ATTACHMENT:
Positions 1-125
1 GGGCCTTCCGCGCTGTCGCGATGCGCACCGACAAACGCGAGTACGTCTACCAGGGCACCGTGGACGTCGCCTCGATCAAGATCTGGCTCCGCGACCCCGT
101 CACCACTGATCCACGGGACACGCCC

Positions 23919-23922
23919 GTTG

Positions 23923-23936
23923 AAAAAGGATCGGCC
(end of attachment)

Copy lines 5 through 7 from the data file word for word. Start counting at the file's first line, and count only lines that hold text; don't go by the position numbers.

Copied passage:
23919 GTTG

Positions 23923-23936
23923 AAAAAGGATCGGCC